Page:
A Young Feminist Designer Writes to Project Runway

AuH2O, originally uploaded by JillNic83.

I’ve written about my good friend Kate Goldwater several times before — Kate is a feminist, environmentally friendly fashion designer who recently opened a store called AuH2O in New York City’s East Village (7th St. between 1st and 2nd Aves). Kate and I were both members of NYU’s pro-choice organization, and even though we’ve both graduated we’ve remained good friends. Kate is an awesome activist, and one of the all-around best human beings I know. At 23 she has her own line of clothing, owns and runs her own store, shows her collections at fashion shows, and has some of her menstrual blood art featured in an online museum — and now she’s entering the blogging world. At HuffPo, no less.

Kate writes an open letter to Project Runway after they rejected her twice. See, Kate is very against sweatshop labor. Her clothes are all environmentally-friendly. And, unsurprisingly, that doesn’t mesh well with PR’s vision. [Disclosure: I am obsessed with Project Runway].

It’s a great piece, so you should head over, read it, and comment. And yes, one of the pictures is of me, and I look kinda weird. But the dress is great, and I ended up buying it from her.

More of Kate’s work can be seen here, here and here, plus on her website. A few examples of her work are below the fold. And congrats, Kate, on all your successes!

AuH2O, originally uploaded by JillNic83.

Rachel in AuH2O, originally uploaded by JillNic83.

AuH2O, originally uploaded by JillNic83.

Katie, originally uploaded by JillNic83.

AuH2O, originally uploaded by JillNic83.

Lauren, originally uploaded by JillNic83.

, originally uploaded by JillNic83.

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About Jill

Jill began blogging for Feministe in 2005. She has since written as a weekly columnist for the Guardian newspaper and in April 2014 she was appointed as senior political writer for Cosmopolitan magazine.
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27 Responses to A Young Feminist Designer Writes to Project Runway

  1. Marksman2000 says:

    If she’s a designer, that makes her an artist. We have to learn to roll with rejection–it’s part of the game. I have a stack of rejection letters from publishers sitting here on my desk to prove it.

    She should get over it and keep moving ahead.

  2. evil fizz says:

    I covet the pink dress.

  3. Lauren says:

    There’s a white dress on the website I covet. Little lace sleeves and a cute sash. A few inches longer in the skirt and I’d be on it.

  4. Jill says:

    Yeah, I’m in love with the pink dress and the white lace dress too. Some asshole model bought the white lace one, sadly — but it would have probably been too short for me anyway, despite my stubby little legs.

    The nice thing about Kate is that she’s constantly making new stuff, so whenever I go into her store there’s always something I’m dying to buy.

  5. Fr Chris says:

    My experience has been that in many creative disciplines (music, studio art, design, architecture, etc.), there’s a lot of talent out there and not many opportunities for institutional recognition — so the folks at the top tend to choose who to favor on fairly shallow criteria. Kate’s work is stunning — so clearly she’s just running into the shallowness of the art world’s criteria for greatness. The success of her store is evidence enough that she really is talented — forget PR, embrace the success you’ve got and will have with people who care about the design and not the politics!

  6. Jill says:

    She should get over it and keep moving ahead.

    She is. She’s pretty much the most positive person I know. I think she’s just frustrated with the way the whole industry works — that hand-made stuff is looked down on, that environmentally-friendly clothing isn’t considered important, that all the models have to be super-skinny, etc.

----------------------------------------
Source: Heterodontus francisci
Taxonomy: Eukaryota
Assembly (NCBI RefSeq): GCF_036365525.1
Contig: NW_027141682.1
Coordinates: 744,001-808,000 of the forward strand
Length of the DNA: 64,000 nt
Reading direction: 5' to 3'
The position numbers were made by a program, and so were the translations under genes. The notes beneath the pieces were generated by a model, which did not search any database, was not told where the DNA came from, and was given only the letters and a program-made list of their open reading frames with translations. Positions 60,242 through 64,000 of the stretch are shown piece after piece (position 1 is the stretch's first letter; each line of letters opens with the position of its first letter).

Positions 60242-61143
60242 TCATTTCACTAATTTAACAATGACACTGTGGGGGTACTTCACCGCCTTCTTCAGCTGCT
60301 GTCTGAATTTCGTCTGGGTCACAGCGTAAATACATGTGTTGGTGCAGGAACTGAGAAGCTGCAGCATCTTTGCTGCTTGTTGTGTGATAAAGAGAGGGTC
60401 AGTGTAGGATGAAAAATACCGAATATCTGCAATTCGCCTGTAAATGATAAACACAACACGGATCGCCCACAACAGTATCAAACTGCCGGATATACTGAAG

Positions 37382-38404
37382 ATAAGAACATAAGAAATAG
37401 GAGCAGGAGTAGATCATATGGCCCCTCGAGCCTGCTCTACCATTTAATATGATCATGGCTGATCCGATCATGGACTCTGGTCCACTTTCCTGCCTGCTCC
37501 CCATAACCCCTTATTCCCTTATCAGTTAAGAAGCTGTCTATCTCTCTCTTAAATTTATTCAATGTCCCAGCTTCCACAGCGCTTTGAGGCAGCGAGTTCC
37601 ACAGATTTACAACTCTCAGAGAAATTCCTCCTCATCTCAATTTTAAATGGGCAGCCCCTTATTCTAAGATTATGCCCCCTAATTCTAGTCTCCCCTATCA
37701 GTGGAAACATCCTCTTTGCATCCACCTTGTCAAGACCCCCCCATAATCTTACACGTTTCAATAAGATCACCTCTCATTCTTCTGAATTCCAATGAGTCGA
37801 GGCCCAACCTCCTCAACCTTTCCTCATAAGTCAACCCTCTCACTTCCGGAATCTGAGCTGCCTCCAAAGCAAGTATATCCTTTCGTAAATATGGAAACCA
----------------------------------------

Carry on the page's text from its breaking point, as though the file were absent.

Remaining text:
7. MissPinkKate says:

    A dress made of metrocards? As Tim Gunn himself would say, Contrivance!

  8. Sally says:

    I don’t think the problem with the metrocard dress is that it’s contrived. The problem is that it’s unoriginal. But I guess you guys were like 12 in 1995, so maybe you weren’t watching the Oscars yet!

    I’m sure they heard “recycled” and decided it was a gimmick, which is too bad, because Kate’s stuff doesn’t look gimmicky at all to me. Maybe they’ll pick her next time. I’m sure that at this point every talented designer in the country is trying to get on to Project Runway, so there’s plenty of competition.

    (And also, much as I hate to say this about my favorite reality show ever, they’re probably partly casting for things other than talent. Maybe Kate just doesn’t seem like someone who’s going to bring the drama.)

  9. Lauren says:

    And also, much as I hate to say this about my favorite reality show ever, they’re probably partly casting for things other than talent. Maybe Kate just doesn’t seem like someone who’s going to bring the drama.

    Next time she auditions she should bring a jar of menstrual blood and wave it around while she talks.

  10. LS says:

    I covet that top above the fold. Stunning.

  11. hipparchia says:

    I’m with LS about that top, but I like the Metrocards too.

  12. Rose says:

    Thanks for the post. I’m always looking for new, interesting designers in NY who don’t charge over $1000 for a dress! Is it okay for those of us 30+, short, not-skinny types to shop there? I was kind of hoping she would sell online, I just hate going to most botiques in NY. You remember those tests from childhood – a picture of a car, a bus, and a pig – what doesn’t fit here? In NY botiques I feel like that pig picture!

    Anyone else here mourning the loss of Girlshop.com? They directed the old customers to a place called Net-a-Porter. Not a damn piece on that site under $700! Bummer!

  13. Jill says:

    Is it okay for those of us 30+, short, not-skinny types to shop there?

    Of course! She hand-makes everything, so clothes can be tailored to fit different body types. And if there’s something you like but it doesn’t fit, she can often make another version of it to fit you.

  14. Sandi says:

    I know she’s willing to alter her clothes to fit various sizes but I don’t think you get to claim to be a “feminist” designer unless you make a range of sizes to begin with. Fat people aren’t an oddity to be adjusted for; treating them as such is stigmatizing and hardly “feminist.”

  15. Hugo says:

    How about those of us who only get to New York about as often as we elect a new House? Can any of this be bought online? I covet one particular shirt, the white one with the colorful rooster or chicken on it that’s on her buff male model on the website.

  16. Kate AuH2O says: